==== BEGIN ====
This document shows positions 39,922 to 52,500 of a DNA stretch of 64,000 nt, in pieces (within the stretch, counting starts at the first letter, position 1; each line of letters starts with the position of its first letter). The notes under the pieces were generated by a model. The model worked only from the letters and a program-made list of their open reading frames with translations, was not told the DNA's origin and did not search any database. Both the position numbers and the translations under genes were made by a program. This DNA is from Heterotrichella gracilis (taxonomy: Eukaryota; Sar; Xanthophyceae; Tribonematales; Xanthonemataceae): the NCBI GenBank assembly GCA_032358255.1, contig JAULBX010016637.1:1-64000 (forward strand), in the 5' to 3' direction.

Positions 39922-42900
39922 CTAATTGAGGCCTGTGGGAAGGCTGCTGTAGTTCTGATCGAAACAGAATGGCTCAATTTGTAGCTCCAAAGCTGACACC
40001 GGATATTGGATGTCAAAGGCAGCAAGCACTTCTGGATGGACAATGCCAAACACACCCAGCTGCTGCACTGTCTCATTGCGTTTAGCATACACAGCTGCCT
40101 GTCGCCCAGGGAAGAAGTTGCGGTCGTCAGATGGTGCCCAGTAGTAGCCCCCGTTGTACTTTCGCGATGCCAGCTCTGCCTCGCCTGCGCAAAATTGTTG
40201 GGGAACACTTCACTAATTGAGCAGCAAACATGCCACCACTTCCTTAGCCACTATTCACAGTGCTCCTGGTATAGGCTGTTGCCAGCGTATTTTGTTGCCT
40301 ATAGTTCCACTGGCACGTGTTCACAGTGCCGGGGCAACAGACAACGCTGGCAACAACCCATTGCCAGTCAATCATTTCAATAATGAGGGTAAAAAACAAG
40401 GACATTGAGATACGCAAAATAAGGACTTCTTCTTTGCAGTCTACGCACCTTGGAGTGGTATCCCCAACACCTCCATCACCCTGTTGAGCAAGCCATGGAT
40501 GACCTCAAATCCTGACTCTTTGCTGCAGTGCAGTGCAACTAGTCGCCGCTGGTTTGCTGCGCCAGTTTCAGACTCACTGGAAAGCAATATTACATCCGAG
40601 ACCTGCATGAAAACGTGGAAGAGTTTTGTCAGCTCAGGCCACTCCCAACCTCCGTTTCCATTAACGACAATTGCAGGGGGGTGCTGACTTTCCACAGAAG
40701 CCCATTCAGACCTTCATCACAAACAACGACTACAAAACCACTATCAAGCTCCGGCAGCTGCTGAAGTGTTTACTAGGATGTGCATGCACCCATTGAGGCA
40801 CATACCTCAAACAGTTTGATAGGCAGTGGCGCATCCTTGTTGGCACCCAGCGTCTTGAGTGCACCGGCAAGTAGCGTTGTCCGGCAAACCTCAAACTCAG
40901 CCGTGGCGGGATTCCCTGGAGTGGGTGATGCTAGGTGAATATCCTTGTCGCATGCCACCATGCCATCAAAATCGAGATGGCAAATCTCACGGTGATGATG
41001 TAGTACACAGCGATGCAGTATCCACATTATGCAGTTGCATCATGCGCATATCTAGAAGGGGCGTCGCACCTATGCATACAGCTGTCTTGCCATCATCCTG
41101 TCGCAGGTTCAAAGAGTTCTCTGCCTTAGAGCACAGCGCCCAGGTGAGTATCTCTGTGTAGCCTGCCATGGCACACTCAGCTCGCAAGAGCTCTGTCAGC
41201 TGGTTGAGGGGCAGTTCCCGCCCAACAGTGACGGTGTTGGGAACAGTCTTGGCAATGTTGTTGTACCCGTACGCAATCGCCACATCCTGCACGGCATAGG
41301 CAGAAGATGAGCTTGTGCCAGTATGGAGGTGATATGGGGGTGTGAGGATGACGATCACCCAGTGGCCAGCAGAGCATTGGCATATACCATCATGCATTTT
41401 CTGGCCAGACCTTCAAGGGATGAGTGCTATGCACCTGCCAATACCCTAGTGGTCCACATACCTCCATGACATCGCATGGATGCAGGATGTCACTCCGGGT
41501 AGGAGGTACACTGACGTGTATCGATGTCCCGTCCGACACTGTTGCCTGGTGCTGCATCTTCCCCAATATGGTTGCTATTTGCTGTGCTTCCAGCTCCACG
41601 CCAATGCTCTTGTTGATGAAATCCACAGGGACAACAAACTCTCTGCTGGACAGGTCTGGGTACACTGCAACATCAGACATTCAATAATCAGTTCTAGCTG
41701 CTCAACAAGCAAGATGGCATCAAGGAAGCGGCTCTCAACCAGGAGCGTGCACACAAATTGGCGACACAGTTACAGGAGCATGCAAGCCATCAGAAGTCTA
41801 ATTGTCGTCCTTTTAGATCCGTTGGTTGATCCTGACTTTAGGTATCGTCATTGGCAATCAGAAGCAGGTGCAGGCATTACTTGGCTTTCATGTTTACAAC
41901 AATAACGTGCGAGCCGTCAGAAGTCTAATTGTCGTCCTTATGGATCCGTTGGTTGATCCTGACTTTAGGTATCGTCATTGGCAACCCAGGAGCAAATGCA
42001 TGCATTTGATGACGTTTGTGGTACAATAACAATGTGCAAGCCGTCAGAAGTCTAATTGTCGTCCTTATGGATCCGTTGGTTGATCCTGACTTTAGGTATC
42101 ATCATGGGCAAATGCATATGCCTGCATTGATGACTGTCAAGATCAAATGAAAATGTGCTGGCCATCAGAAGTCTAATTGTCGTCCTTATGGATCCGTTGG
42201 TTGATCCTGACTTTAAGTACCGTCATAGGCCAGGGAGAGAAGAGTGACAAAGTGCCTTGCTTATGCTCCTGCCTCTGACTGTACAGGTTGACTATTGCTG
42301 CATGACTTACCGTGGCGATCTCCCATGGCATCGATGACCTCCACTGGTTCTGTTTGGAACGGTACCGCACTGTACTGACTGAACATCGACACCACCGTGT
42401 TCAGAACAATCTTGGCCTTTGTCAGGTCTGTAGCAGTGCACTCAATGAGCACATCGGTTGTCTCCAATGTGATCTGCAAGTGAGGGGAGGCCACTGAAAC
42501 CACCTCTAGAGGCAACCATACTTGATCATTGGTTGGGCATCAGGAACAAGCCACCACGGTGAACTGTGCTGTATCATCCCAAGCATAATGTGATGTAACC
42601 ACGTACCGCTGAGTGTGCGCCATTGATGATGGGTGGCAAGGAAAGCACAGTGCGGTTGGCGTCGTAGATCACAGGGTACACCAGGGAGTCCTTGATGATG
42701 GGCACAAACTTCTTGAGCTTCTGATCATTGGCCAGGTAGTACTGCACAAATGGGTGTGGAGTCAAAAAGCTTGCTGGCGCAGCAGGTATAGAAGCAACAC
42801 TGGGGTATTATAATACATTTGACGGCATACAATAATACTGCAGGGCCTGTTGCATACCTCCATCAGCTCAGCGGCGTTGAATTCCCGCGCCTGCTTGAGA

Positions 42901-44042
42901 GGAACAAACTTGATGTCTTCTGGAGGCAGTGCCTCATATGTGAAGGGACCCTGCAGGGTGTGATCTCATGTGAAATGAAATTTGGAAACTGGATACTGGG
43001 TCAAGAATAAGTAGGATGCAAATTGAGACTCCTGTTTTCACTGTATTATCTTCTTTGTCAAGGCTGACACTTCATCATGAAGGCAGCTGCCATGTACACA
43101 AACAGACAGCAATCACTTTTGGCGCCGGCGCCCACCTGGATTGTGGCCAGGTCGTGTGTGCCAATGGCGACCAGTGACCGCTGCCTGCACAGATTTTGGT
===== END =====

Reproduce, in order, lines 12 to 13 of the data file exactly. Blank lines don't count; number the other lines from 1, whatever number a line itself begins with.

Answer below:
40801 CATACCTCAAACAGTTTGATAGGCAGTGGCGCATCCTTGTTGGCACCCAGCGTCTTGAGTGCACCGGCAAGTAGCGTTGTCCGGCAAACCTCAAACTCAG
40901 CCGTGGCGGGATTCCCTGGAGTGGGTGATGCTAGGTGAATATCCTTGTCGCATGCCACCATGCCATCAAAATCGAGATGGCAAATCTCACGGTGATGATG